red filter - polarizergreenspun.com : LUSENET : Large format photography : One Thread
First I would say thanks to everyone who help me with my questions, but the forum is about that, isnīt it ? : )
My question is that I am preparing to take a trip to Mountains. I am missing a red filter which I want use to darken the sky. I thought that i may use my polarizer insteed. What you think ?
-- Martin Kapostas (Martin.firstname.lastname@example.org), August 08, 2001
Yes it works with the Polfilter but not so good if the sun is in the zenit. But you don`t take pictures in the middays light anyway. A middle yellow or orange filter is the better joyce you only need a red one if you really like it very dark! Good trip!
-- Armin Seeholzer (email@example.com), August 08, 2001.
Try a yellow filter and a polarizer together. If the sun is positioned right, this can give an effect that is similar to a red filter, but you won't lose all the shadow detail, like a red filter. Red filters kill shadow detail.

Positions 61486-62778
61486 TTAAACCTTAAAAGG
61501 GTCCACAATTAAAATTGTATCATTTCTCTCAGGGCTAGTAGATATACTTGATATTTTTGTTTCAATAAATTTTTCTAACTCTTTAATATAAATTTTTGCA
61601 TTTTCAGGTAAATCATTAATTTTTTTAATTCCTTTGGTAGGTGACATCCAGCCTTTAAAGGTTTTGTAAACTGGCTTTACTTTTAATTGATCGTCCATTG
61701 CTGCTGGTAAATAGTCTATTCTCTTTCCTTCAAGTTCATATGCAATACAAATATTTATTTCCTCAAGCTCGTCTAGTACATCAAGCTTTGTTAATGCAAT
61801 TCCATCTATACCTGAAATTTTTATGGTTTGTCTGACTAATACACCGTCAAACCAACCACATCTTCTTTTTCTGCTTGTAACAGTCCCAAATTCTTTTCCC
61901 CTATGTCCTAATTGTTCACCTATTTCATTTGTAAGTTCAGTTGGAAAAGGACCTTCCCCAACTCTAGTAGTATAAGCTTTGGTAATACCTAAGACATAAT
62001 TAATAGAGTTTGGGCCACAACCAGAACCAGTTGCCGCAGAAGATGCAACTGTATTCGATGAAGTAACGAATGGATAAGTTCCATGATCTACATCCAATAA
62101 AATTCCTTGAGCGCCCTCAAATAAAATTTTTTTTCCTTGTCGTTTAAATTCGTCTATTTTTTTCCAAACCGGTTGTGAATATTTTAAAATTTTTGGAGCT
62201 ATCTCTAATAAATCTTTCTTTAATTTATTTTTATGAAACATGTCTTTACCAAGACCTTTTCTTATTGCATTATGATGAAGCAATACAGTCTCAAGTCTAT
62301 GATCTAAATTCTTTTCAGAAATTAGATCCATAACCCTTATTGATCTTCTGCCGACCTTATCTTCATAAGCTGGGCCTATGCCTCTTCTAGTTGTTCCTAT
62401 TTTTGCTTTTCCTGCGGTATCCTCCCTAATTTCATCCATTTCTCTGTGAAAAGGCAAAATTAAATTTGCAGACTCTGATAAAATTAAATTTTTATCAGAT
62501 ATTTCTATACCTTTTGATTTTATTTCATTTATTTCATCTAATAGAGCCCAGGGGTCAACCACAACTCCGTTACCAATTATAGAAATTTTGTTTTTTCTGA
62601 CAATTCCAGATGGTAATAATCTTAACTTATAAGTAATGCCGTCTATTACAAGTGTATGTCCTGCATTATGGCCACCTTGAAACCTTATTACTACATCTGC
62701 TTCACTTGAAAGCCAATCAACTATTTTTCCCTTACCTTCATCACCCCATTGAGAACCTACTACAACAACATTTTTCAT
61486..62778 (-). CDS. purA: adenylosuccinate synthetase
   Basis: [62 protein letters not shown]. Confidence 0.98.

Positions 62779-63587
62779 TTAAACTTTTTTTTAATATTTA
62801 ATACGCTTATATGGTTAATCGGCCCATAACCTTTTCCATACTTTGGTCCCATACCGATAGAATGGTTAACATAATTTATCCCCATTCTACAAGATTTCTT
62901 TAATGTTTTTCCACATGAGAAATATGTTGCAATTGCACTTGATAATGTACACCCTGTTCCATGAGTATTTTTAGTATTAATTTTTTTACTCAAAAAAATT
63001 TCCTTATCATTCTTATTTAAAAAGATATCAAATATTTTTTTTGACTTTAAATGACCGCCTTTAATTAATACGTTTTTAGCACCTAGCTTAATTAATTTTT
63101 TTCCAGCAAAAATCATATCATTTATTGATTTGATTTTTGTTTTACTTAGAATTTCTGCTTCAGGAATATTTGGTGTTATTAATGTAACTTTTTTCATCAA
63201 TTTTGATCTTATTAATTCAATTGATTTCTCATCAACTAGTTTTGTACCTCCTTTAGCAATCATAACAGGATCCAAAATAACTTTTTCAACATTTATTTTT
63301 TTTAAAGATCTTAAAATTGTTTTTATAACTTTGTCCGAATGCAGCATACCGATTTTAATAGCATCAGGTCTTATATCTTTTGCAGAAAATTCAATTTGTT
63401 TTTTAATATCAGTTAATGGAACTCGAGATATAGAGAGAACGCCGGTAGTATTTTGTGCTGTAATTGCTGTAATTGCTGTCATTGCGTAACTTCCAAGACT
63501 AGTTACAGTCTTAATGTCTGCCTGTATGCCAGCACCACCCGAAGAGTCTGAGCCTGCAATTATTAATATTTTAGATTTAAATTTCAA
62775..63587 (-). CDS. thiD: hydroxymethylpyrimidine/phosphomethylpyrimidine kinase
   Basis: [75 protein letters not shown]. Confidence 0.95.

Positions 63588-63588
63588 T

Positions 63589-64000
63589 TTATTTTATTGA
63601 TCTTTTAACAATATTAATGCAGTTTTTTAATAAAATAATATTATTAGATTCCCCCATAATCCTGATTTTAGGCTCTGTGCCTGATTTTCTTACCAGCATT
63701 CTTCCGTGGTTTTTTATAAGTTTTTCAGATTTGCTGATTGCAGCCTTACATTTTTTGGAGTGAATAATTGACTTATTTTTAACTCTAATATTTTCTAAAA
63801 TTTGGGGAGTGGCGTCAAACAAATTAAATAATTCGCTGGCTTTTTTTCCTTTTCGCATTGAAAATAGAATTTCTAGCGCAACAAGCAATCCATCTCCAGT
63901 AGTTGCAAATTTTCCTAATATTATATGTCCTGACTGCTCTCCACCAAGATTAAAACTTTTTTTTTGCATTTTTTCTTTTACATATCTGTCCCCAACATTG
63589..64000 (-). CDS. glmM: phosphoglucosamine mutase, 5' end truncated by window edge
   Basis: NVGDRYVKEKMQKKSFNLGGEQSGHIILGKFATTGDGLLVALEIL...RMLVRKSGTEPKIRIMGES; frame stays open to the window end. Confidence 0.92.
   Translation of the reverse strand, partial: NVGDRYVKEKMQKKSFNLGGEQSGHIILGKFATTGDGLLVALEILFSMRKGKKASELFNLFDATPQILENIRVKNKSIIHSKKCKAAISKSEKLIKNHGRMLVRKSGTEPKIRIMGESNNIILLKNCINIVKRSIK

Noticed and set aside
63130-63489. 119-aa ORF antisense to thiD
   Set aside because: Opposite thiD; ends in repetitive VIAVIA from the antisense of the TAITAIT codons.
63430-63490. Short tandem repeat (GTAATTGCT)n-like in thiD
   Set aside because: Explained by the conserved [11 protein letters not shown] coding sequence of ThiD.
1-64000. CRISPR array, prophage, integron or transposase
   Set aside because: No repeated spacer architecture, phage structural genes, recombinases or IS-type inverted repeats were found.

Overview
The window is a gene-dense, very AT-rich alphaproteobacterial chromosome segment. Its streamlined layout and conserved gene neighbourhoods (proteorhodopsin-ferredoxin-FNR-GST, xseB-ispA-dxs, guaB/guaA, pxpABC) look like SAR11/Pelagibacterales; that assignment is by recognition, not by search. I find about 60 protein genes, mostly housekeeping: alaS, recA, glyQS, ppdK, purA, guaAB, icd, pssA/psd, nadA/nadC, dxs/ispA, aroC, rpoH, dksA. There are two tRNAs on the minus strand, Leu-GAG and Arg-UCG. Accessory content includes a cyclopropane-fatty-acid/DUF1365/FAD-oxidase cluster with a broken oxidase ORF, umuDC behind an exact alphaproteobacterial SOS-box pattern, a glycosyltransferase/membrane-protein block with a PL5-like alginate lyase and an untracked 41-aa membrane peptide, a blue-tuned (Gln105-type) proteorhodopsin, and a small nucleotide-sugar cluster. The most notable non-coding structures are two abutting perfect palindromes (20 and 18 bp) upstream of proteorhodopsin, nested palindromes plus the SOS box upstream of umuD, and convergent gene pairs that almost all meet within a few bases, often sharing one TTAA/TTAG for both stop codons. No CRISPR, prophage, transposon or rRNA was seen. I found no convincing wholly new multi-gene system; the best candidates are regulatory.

-- William Marderness (firstname.lastname@example.org), August 08, 2001.
Hi Martin -
The polarization effect is strongest 90 degrees from the sun. So, if you are using a very wide lens, the degree of polarization in the sky can vary considerably. It can be very obvious at times.
If you're using black and white, you might try an orange filter. Less contrast in the sky, but it doesn't darken the foliage quite as much, either.
Enjoy the mountains!
-- Kevin Bourque (email@example.com), August 08, 2001.
Hi Martin, I second the advice that a red filter can really block up shadows and can often lead to a soot and whitewash effect! I leave an orange filter on my lens for 99% of my landscapes and find it gives a real natural look ie good seperation in clouds/sky as well as keeping detail in shadows - give it a try. Regards
-- paul owen (firstname.lastname@example.org), August 09, 2001.
If you are b&w shooting landscapes with a lot of dark green trees and bushes, you mite try a Yellow Green (X11) filter. It darkens the sky a bit while brighting up dark green folage.
-- B.Schwarz (email@example.com), August 09, 2001.